Employers need to ensure that the selection criteria used inredundancies are clear and objective, to counter any allegation ofunfair selection or discrimination which may arise. In a recentdecision the Labour Court awarded €20,000 to a pregnantwoman who was selected for redundancy.The Court found that the matrix which had been used wasunsatisfactory as it was "complex, opaque, subjective and opento manipulation in order to achieve a particular result". Asthe employer could not clearly show that the selection of theemployee was not on the grounds of the pregnancy the Court decidedthat the employer had discriminated against the employee on thegrounds of gender and family status, and that a discriminatorydismissal had occurred.The matrix involved a number of criteria of which five wererelevant:skills and experience in current role;occupation and qualifications;cooperativeness;commitment and using own initiative; andfuture potential.The employee, who was 7 months pregnant at the time, wasinformed that she was the person chosen for redundancy as thelowest scoring individual on the matrix. She was notified that shecould appeal but she did not.The employee referred a claim to the Equality Tribunal that shehad been discriminated against on the grounds of gender and familystatus under the Equality Acts. The Equality Tribunal held that theemployer discriminated against the employee and awarded her€30,000 in compensation. The employer then appealed thedecision to the Labour Court which established, among othermatters, that:the basis for the matrix and its method of calculation was notclear;the rules around...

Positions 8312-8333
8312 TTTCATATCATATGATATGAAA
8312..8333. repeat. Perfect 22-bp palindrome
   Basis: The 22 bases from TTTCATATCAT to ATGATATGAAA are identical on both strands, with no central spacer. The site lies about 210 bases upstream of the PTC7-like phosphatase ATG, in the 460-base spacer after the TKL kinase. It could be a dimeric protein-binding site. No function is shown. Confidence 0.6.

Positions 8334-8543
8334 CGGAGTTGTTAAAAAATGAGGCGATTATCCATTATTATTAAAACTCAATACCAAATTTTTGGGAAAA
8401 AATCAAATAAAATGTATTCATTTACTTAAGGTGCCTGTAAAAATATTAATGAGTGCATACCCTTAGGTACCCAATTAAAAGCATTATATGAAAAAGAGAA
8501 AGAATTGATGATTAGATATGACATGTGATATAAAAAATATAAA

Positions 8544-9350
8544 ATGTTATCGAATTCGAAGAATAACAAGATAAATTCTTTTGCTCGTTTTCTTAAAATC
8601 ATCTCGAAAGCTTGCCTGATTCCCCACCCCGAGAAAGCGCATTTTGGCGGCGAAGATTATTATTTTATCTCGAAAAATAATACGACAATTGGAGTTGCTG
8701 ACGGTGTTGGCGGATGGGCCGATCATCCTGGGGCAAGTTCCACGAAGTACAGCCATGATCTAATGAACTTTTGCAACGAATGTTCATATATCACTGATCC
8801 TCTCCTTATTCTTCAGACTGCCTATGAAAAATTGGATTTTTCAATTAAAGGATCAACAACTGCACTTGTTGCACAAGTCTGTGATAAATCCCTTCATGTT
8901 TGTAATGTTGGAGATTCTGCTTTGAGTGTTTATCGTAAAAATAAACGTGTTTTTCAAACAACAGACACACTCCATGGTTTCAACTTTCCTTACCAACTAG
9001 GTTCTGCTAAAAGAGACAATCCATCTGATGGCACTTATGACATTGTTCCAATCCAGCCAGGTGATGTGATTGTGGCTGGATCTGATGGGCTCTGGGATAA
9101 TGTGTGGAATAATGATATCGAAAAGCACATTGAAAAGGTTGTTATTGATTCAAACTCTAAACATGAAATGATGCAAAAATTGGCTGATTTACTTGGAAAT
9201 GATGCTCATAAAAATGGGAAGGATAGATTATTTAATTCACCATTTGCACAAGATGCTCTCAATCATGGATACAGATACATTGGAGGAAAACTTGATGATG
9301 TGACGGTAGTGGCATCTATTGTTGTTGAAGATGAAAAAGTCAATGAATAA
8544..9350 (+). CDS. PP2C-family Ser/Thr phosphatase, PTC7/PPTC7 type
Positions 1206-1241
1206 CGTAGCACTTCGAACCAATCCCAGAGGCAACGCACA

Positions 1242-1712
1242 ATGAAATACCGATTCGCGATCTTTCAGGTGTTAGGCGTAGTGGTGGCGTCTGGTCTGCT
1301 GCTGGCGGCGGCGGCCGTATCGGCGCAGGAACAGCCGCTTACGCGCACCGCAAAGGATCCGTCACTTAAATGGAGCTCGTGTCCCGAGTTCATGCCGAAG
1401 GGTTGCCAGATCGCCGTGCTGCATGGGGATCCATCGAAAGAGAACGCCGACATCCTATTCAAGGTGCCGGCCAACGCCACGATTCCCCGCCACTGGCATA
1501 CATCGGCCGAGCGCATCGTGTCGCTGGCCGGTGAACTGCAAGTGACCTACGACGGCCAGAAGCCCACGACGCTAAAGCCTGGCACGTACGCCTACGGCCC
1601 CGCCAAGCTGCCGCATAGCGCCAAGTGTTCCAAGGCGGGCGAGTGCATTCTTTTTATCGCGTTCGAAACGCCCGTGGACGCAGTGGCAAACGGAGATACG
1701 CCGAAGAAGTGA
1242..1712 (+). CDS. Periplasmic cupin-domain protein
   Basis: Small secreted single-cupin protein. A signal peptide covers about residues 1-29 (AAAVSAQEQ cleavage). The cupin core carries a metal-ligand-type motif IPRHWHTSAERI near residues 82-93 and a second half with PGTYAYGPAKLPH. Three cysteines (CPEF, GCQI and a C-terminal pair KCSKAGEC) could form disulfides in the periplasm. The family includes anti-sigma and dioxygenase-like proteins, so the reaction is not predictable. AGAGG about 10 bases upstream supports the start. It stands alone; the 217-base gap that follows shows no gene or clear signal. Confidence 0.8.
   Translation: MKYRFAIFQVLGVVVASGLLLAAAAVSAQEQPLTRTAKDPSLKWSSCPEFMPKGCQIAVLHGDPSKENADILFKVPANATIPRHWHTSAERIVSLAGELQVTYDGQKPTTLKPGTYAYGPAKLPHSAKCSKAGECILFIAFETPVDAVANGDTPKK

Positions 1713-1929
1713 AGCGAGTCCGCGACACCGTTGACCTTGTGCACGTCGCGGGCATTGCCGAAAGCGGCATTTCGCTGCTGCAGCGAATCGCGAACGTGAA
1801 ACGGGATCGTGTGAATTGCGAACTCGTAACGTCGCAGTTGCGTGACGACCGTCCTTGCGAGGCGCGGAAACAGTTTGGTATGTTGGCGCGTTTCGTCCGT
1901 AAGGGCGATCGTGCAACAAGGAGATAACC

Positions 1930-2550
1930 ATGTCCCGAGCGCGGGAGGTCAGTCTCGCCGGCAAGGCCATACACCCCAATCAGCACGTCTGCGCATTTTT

Caution When Criteria Selects Pregnant Women For Redundancy
|Author:||Ms Alicia Compton|
|Profession:||William Fry Solicitors|
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